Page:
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Title: W.B. Yeats, T.S. Eliot and the associationist aesthetic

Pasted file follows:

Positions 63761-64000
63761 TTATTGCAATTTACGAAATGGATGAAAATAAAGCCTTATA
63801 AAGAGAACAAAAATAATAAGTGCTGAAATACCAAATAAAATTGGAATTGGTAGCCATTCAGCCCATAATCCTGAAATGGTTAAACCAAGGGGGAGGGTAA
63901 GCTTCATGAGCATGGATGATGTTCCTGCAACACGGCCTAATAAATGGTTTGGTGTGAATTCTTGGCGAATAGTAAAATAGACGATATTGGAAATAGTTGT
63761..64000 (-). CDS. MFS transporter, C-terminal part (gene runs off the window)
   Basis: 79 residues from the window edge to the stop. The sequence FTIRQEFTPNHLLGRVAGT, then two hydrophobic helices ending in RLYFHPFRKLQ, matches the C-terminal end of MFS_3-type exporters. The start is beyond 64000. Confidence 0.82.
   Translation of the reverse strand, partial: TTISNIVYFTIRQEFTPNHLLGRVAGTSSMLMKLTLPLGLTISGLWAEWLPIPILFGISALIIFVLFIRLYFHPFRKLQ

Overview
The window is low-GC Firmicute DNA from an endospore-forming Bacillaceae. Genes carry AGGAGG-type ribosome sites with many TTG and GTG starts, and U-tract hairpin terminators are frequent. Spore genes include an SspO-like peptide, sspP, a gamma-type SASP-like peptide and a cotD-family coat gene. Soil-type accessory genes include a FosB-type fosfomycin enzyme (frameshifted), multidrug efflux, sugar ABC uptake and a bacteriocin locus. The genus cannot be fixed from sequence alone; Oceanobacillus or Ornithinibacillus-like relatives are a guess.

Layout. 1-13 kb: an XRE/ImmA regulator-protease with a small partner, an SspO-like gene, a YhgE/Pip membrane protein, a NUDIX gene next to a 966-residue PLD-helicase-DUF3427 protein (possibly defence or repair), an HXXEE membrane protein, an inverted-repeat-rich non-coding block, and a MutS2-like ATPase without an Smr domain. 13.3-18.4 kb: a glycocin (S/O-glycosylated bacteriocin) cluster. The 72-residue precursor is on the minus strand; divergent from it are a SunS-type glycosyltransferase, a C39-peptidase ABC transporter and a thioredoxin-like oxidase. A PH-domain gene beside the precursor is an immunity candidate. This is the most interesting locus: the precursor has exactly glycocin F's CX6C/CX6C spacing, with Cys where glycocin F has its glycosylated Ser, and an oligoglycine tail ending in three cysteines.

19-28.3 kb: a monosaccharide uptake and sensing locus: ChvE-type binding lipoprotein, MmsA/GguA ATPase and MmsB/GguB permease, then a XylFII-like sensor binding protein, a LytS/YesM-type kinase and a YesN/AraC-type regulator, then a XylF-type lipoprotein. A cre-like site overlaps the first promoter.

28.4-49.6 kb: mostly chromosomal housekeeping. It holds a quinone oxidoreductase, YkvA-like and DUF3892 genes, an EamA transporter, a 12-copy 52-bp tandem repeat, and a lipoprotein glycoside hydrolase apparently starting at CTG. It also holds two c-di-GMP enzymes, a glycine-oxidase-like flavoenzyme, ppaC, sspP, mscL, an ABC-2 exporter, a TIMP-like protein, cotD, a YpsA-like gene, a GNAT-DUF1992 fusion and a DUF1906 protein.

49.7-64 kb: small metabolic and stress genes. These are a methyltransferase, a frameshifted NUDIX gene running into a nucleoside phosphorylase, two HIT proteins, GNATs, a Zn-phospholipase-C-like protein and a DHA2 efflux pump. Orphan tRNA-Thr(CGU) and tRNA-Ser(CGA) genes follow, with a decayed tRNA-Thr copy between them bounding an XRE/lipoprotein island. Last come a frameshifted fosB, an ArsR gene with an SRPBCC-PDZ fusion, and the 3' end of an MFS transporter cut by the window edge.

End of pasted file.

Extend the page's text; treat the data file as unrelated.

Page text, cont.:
Author: Craig, R. C.
Awarding Body: University of Edinburgh
Current Institution: University of Edinburgh
Date of Award: 1978